# ZCO 2016 discussion

So I’m not going to make it. My solutions worked perfectly for every test case I could think of but didn’t work for the subtasks. I could only get the first subtask of bamboo accepted.

How did you guys do and what were your algorithms for the questions?

I did terrible.

I almost thought I solved Problem 2, although I didn’t

I got 130
The second one goes something like this
Maintain an array dp where dp[i][j] stores the maximum length upto i with a successive difference j
Now, for all j from 0 to i-1, dp[i][a[i]-a[j]] = dp[j][a[i]-a[j]] + 1

I felt the problems were much tougher than previous years though

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I coded the same thing but I thought it would time out and didn’t submit it, damn

For some reason, I thought the worst case complexity would be 10^5*2500, but now I realize it will be not be so much, because the nos are distinct.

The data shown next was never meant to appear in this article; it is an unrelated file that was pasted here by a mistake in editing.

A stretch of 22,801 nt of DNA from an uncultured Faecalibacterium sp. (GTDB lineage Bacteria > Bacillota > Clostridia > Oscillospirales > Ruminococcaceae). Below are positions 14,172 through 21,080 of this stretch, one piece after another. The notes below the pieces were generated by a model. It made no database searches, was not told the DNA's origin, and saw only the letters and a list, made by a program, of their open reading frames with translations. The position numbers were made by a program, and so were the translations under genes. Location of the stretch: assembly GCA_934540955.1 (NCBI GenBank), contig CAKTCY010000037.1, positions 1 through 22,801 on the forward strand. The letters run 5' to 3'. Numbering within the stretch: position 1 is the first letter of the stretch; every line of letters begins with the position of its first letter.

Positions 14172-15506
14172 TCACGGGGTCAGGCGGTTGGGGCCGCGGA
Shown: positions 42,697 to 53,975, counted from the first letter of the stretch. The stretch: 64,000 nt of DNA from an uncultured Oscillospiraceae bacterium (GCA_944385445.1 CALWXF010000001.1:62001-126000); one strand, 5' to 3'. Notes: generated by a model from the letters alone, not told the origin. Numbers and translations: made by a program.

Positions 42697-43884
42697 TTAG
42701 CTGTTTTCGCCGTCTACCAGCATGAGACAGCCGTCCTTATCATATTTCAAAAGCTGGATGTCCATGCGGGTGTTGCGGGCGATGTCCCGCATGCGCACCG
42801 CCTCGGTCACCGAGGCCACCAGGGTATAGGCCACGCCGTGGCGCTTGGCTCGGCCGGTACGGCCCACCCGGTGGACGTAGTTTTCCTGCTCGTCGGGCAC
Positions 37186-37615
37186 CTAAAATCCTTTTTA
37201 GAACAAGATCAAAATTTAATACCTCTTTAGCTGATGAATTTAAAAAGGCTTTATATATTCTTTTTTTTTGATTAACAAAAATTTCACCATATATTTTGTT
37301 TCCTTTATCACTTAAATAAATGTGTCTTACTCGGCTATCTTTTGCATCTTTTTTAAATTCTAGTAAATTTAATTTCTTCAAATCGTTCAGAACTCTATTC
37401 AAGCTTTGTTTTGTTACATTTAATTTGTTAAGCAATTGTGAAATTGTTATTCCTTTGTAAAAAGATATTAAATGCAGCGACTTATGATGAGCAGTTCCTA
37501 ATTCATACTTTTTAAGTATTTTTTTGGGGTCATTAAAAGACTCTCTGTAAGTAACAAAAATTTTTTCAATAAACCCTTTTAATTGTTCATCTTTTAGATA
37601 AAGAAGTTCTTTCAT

Yeah exactly. I was fixated on that line of the problem statement for a long time before I figured out its purpose. Did you solve the first one?

No I didn’t. What was your algo?

i worked on bookshelves for 2 hrs and wrote the solution but i couldn’t imagine for which data it would get wrong output. Scoring a big 0…

1. sort both arrays
2. lots of cases (compare a1[n-1] with a2[n-1], a1[n-1] with a2[0], a1[n-2] with a2[0] and accordingly determine swap (not going to sit writing result for each case, hope you understand.
3. calculate minimum value of skew at each step.
4. break if any one array has all bigger values of skew, i.e. new skew after this swap will not result less than equal to current skew.

something like this…

as for the second problem,
Didn’t attempt bamboo one.

also the system was terrible. dev-cpp used to disappear on minimizing and had to switch the computer twice. :-/

Sort the two arrays and traverse the one with the smaller max value from the end. For each element from the last, eliminate that and its lower_bound in the second array and repeat this till either each element is covered or till k is reached